"The Observation Deck: A Tool Kit for Writers," Naomi Epel

Pros: Useful in several different ways
Cons: Comes across as a bit pretentious in places; could have used more cards
Rating: 4 out of 5

First posted 7/23/2001

“The Observation Deck: A Tool Kit for Writers” includes a portable carrying box, a small, 160-page booklet, and 50 cards with short phrases on them. The idea is that you go through the cards (one at a time, at random, several at a time, or however else you like) and if you need more inspiration than the simple phrase, you pull out the book and look up the card.

Most of the cards are meant to inspire ways of writing, rather than content. I had been expecting the latter, so I was slightly disappointed to have gotten the former. However, this is still very useful stuff. You might also be able to adapt some of these cards to inspire content instead of methods, as long as you use the cards and not the book.

Each card’s description in the book starts off by giving specific examples of how the technique is used by one (or usually several) well-known writers. Then it goes on to suggest some ways that you could apply it to your own writing. This is a very good way of presenting the material – providing both specific examples and general principles.

My only real problem with this product was the cards themselves. They’re plain, with a phrase in olive green on a white background, sans artwork. Unfortunately, they give the impression of someone who has just recently discovered that you can make nifty font-sizes and put words in odd places with a word processor, and who went a little nuts with it. In other words, it alternately comes across as pretentious and silly.

I think perhaps the best way to get across the usefulness (or not) of this deck would be to describe a few of the cards. The booklet does have an index of the cards by page (in the front) and an alphabetical index of the cards (in the back), so it’s easy to look up whatever card you pulled out of the deck. I’m not sure why Ms. Epel didn’t just put them in alphabetical order to make the whole thing easier, but oh well.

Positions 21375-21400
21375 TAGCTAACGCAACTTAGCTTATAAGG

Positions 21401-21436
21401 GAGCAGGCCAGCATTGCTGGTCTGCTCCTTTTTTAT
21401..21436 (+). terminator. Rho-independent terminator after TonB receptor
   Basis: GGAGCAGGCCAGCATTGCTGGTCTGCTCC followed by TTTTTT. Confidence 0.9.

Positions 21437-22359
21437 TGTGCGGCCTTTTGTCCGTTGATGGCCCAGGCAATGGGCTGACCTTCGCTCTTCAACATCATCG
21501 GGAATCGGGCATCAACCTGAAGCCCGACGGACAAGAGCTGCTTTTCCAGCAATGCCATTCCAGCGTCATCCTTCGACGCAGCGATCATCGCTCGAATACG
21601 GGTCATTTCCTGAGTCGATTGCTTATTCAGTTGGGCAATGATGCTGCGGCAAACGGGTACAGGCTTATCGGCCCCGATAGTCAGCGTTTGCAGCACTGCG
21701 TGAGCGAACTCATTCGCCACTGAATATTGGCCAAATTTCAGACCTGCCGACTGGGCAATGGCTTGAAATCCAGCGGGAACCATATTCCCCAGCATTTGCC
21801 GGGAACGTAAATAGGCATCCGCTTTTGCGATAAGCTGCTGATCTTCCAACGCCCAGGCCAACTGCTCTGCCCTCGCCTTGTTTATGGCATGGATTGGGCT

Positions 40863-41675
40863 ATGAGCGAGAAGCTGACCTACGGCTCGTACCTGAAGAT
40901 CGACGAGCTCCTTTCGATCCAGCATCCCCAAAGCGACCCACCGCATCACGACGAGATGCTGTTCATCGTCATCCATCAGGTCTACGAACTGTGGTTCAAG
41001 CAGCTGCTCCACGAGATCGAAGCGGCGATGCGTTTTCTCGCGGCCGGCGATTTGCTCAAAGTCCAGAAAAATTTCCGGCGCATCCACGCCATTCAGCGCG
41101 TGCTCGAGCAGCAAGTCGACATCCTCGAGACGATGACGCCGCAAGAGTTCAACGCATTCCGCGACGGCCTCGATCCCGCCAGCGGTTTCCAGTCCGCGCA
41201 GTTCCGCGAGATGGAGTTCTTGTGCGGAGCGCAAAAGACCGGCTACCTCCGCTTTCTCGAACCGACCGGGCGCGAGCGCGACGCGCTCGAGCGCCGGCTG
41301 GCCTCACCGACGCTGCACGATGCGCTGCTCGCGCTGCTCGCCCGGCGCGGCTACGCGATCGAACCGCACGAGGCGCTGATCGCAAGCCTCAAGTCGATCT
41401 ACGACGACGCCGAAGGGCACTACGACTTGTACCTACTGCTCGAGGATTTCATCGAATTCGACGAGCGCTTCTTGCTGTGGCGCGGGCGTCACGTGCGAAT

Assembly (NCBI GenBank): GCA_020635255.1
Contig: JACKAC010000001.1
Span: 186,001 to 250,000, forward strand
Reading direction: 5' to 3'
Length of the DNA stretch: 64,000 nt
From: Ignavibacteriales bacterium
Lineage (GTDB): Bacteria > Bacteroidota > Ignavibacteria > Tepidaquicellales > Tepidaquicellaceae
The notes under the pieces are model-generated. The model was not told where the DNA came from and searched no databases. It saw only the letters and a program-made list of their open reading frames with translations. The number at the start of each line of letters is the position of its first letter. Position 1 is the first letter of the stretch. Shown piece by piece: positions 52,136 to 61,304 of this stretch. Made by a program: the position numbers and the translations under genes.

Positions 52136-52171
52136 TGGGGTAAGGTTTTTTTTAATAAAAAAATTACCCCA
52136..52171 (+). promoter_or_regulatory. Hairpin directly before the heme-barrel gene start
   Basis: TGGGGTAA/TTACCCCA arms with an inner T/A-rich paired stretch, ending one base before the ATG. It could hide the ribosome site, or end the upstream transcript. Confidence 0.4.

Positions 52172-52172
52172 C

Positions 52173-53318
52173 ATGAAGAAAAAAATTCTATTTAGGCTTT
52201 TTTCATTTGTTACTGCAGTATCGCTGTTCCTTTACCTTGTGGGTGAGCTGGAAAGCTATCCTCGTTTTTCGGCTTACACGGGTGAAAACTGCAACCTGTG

Observe a Ritual

I think this is obviously one of the cards that could be used to inspire content as well as method. I pull this card, and I find myself wondering how I can connect the concept of ritual to the story I’m writing – this could inspire all sorts of interesting writing directions.

The actual write-up in the book discusses the rituals that various writers use to delineate their working days and get them into the mood of working. There are enough examples to give you some idea of the range of possibilities, from Jack Kerouac’s candle to Willa Cather’s Bible passage and Somerset Maugham’s hat. (A certain good friend of mine has ice cream with her writing every day.) It moves on to a number of suggestions, including writing at the same time every day, closing the door to your office, putting in ear plugs, and breathing to center yourself. You can pick a few of these that sound useful, pick something of your own that you know helps you to calm down and settle in, or decide that this just doesn’t work for you.

Ms. Epel does suggest that whatever card you draw, no matter how weird or inappropriate it seems, you do what it says. I kind of like this advice. After all, it doesn’t take much effort to take a walk or start off your day with a certain piece of music once or twice, just to see if it helps or not. If it doesn’t, then move on.

Combine Elements

I have to admit that this is a technique I’ve often used to good advantage. You take plot elements that seem totally unrelated and weave something coherent out of them. Ms. Epel even has some concrete suggestions for how to do this if you haven’t done it before: things like cutting paper into strips and writing different elements down on them (nouns, verbs, adjectives, people, places, activities, seasons, phrases, etc.); then you can stir the pile of strips around, pull three at random, and work them into a story or essay.

The other cards include such things as Locate the Fear, Make a List, Take a Walk, Think Architecturally, Write a Letter, Conduct an Interview, Find the Need, and so on.

To be honest, if you already have a method of working that you enjoy then these cards will be of limited value to you. I’m not likely to use many of them for my contract-work because I already have a system that works for me. On the other hand, it’s entirely possible that they’ll help me out with my own fiction work. You can also use the book like a series of exercises if you need to expand your range a bit, break through a case of writer’s block, or get started on your writing.

If you think that the cards with their odd fonts will make you laugh instead of inspiring you, you can copy the phrases over onto 3×5″ index cards and use those instead. That also allows you to add inspirational phrases of your own, and easily remove any cards that strike you as not so useful (or ones you’ve used and want to set aside).

Of course, now this deck makes me long for what I thought this was when I bought it – a deck of cards with phrases for inspiring content and new ways of looking at your project, rather than ways of writing. Oh heck with it–here’s my version.

Posted in Reviews, Writing

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